(45) Again, the kingdom of heaven is like unto a merchant man, seeking goodly pearls: (46) Who, when he had found one pearl of great price, went and sold all that he had, and bought it.
Like the hidden treasure (Matthew 13:44), the pearl is an object of value. It can be part of a treasure, but there is a difference between "treasure" and "the pearl." Jesus says in verse 44: "like treasure." However, notice what He says in verse 46: "one pearl of great price." The difference is that "treasure" is a collective noun. Treasure is made up of many pieces of gold, silver, coins, articles of fine clothing, art, or gem stones. We can think of it like the treasure of a pirate in a chest buried somewhere in the Caribbean. That is what Jesus intends in the Parable of the Hidden Treasure—many valuable things in a collection. In the Parable of the Pearl of Great Price He considers one particular object of great value, the centerpiece of His treasure.
Note in particular "one body." Here Paul stresses the church's singularity, uniqueness, oneness. Christ has only one church. Paul mentions this in Romans 12:5:"So we, being many, are one body in Christ, and individually members of one another." We have unity even though the church is made up of many members. Not only that, its members are interdependent of one another. They rely on one another to do certain things within the body to make the body function as it is designed.
Paul continues the thought in Colossians 3:15: "And let the peace of God rule in your hearts, to which also you were called in one body; and be thankful." This verse focuses us on being called into one body, and God put us in it to do or be something specifically. In I Corinthians 12:12-14, 27, this is repeated. We are many members but one body, and God put us each in the body to do what He wants us to do.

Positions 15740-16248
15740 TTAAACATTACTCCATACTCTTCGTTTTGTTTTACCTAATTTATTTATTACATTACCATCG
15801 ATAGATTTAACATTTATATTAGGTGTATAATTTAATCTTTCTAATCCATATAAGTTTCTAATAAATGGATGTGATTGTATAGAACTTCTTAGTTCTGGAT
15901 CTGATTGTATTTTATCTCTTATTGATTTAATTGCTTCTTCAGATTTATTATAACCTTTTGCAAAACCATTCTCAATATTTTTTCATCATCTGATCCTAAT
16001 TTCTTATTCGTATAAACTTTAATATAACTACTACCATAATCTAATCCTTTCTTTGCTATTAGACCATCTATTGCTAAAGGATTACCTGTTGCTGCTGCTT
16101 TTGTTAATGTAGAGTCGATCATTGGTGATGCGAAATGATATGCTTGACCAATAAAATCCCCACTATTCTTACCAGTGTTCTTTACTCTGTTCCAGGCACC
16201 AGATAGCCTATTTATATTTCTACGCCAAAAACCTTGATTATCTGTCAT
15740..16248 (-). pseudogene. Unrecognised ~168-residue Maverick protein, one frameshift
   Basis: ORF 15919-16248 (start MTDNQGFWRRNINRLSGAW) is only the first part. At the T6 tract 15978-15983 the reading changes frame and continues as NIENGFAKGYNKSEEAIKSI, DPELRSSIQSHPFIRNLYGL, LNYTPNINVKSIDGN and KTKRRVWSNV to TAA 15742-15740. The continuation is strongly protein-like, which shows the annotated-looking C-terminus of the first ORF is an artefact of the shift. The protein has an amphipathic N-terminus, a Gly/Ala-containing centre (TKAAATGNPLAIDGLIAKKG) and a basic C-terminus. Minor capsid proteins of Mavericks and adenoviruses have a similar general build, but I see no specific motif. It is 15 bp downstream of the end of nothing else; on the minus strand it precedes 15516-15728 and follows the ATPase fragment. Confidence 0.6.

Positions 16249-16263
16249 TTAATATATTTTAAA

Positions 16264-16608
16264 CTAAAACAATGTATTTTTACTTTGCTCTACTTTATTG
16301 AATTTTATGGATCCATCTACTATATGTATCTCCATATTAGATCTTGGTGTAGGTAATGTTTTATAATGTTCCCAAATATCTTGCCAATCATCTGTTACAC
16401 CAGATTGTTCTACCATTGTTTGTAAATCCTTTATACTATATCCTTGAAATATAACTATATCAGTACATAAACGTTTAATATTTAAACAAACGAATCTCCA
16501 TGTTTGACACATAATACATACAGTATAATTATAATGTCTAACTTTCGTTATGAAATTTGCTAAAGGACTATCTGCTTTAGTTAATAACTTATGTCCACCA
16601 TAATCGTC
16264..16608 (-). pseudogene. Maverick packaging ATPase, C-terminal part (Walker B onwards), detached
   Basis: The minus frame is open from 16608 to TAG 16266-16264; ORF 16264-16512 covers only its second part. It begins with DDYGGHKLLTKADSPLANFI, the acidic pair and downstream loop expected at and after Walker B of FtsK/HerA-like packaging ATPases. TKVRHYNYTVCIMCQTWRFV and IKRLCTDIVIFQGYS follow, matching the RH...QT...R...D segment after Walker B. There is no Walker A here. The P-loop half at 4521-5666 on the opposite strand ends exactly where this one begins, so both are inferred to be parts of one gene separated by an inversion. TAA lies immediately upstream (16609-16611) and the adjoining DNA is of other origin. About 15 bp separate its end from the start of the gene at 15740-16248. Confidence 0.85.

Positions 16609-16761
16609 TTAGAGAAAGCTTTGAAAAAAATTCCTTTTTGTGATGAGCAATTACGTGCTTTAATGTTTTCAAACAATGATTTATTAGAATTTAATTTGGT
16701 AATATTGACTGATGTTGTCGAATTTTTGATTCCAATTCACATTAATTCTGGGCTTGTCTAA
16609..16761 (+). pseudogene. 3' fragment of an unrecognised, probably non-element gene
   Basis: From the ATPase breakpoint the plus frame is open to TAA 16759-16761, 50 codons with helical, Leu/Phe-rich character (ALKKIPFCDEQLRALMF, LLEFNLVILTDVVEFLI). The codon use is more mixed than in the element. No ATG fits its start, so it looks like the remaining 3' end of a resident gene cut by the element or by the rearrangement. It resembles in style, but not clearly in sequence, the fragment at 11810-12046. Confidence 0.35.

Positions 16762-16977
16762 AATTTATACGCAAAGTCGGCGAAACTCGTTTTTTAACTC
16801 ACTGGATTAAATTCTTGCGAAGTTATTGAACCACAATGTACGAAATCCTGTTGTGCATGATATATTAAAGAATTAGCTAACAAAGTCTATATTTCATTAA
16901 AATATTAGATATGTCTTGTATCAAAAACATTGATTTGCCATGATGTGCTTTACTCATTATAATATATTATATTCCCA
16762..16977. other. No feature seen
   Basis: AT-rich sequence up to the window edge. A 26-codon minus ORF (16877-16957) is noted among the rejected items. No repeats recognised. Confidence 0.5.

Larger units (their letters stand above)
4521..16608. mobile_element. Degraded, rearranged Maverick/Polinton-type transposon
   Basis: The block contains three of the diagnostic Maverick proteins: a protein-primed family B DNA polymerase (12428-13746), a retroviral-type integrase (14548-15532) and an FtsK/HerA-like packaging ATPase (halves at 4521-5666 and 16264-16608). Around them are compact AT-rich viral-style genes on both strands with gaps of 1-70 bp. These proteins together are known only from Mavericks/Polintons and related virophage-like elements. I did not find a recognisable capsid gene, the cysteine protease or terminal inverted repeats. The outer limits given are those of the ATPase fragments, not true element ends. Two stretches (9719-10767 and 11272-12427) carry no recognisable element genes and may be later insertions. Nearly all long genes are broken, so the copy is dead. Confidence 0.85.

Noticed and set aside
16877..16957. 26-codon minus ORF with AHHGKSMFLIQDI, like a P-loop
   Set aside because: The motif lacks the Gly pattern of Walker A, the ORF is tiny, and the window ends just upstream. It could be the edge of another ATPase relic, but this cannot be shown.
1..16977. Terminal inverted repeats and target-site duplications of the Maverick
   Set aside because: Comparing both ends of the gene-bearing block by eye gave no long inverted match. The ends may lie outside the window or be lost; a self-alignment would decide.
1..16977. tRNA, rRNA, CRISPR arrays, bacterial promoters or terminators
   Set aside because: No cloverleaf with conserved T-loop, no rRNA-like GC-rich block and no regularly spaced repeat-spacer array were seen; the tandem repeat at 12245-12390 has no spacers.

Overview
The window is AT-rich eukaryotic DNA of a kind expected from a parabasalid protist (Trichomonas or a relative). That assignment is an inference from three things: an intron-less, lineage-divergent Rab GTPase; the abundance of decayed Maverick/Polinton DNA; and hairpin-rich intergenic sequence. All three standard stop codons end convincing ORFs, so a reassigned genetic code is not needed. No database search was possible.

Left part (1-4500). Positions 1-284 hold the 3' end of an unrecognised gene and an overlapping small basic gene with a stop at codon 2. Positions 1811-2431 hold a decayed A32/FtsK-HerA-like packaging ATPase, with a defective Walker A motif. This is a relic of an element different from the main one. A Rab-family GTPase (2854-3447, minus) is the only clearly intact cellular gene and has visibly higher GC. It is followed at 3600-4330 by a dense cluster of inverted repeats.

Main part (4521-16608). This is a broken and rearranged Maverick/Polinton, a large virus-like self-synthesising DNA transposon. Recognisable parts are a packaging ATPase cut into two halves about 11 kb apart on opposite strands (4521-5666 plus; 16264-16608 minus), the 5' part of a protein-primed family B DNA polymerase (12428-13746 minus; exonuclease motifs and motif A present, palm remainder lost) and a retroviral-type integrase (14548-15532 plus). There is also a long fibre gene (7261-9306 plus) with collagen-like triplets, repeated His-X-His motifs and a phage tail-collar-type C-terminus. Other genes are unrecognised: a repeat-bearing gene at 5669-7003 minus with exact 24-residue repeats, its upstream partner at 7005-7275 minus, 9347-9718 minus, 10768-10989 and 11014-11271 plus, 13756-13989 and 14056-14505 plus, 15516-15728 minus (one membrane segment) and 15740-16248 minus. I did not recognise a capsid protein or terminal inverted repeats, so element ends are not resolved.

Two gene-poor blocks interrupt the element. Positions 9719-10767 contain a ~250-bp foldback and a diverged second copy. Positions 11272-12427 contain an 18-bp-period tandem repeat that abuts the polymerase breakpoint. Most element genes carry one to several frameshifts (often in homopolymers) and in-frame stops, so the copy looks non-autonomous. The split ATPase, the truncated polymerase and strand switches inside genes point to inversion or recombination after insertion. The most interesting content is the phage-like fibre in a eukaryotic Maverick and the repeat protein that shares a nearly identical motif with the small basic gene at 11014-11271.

The "pearl" is the church as a whole, whereas the "treasure" in the preceding parable is the church in its individual members. In the first parable, Christ is assuring us that He has His eye on us for ourselves—that we are immeasurably valuable to Him as individuals. However, in this parable, He switches the focus slightly to assure us that all of us as a body, His Bride, are important. We are the centerpiece of His treasure—the Bride who will marry the Son.
Ephesians 5:25-27 brings out the "bride" aspect:
This gives an idea of how much value Christ places on the church. It is pretty high praise, a lofty goal, to be considered this way by Him. Once He calls us, He sets out to perfect us, to make us absolutely holy and without blemish, so we can be a fitting spouse for Him.
What is the lesson? Christ joyfully gave His all for the church as His Bride, and He will prepare it as His adornment, just as a king adorns his clothing and crown with pearls. This should give us encouragement in our battle against Satan. We have so much going for us, not only as individual sons and daughters of God, but because we have been called right now as part of His Bride. If we keep up the good work, if we allow God to work in us and remove all our blemishes, what a glorious future we have!
— Richard T. Ritenbaugh